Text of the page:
Architecture and Gardening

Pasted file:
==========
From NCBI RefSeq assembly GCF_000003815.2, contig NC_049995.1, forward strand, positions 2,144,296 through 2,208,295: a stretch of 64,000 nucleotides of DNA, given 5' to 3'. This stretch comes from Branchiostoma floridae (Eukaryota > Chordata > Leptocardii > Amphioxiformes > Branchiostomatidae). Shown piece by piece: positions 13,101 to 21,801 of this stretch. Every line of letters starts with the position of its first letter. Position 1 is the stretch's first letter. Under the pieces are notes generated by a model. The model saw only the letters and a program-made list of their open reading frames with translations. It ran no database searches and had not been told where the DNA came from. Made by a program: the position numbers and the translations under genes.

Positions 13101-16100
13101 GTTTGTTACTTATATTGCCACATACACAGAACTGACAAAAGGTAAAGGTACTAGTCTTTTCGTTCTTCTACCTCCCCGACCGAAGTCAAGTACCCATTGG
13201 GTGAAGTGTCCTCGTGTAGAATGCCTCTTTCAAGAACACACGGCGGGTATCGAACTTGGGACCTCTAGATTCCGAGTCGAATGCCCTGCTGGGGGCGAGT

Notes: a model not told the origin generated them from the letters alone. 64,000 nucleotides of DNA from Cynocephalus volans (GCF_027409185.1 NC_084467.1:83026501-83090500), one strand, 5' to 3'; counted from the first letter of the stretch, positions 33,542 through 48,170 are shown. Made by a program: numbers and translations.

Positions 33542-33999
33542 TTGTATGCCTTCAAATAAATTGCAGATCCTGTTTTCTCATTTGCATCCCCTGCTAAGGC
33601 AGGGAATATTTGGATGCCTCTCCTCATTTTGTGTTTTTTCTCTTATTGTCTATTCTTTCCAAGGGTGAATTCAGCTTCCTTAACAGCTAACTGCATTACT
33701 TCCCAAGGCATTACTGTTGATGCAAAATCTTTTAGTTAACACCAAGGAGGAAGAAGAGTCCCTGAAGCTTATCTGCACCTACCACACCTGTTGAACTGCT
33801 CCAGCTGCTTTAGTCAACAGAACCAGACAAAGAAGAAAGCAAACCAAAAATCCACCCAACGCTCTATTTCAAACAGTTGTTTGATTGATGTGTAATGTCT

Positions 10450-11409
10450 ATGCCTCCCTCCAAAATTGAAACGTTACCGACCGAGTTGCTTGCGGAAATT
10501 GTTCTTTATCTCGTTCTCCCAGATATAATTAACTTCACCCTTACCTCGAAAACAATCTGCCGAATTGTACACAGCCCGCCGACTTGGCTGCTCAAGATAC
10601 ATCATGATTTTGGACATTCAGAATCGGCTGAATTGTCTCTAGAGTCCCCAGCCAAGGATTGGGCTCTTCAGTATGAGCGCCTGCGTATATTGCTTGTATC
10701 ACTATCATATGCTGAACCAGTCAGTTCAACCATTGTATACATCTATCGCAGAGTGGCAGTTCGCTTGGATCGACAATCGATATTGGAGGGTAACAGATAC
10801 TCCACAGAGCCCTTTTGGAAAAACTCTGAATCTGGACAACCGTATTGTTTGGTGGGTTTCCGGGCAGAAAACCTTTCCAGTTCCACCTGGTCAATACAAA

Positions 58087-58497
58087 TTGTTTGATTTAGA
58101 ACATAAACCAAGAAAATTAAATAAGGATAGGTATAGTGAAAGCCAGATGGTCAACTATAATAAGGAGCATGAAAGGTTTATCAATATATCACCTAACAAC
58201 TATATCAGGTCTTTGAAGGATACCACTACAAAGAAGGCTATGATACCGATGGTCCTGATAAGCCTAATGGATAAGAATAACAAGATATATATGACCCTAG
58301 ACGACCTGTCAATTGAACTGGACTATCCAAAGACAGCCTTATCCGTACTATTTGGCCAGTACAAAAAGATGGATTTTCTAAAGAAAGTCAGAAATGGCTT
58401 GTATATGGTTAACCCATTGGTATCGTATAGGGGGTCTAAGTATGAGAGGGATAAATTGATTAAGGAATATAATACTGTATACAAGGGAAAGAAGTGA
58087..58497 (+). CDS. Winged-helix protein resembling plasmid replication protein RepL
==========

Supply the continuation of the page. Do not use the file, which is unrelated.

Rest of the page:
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119. The union of architecture and gardening has been better managed in Italy than in any other country; for, as G. L. Meason observes, the gardens were often designed by the same hand as the architecture and the sculpture; and hence all �concur in the general effect to produce perfect harmony.� The gardens are frequently laid out �in different stages following the slope of a hill, and presenting a great variety of stairs, fountains, alleys of trees, and flower plots, the whole terminated by a summer-house or casino.'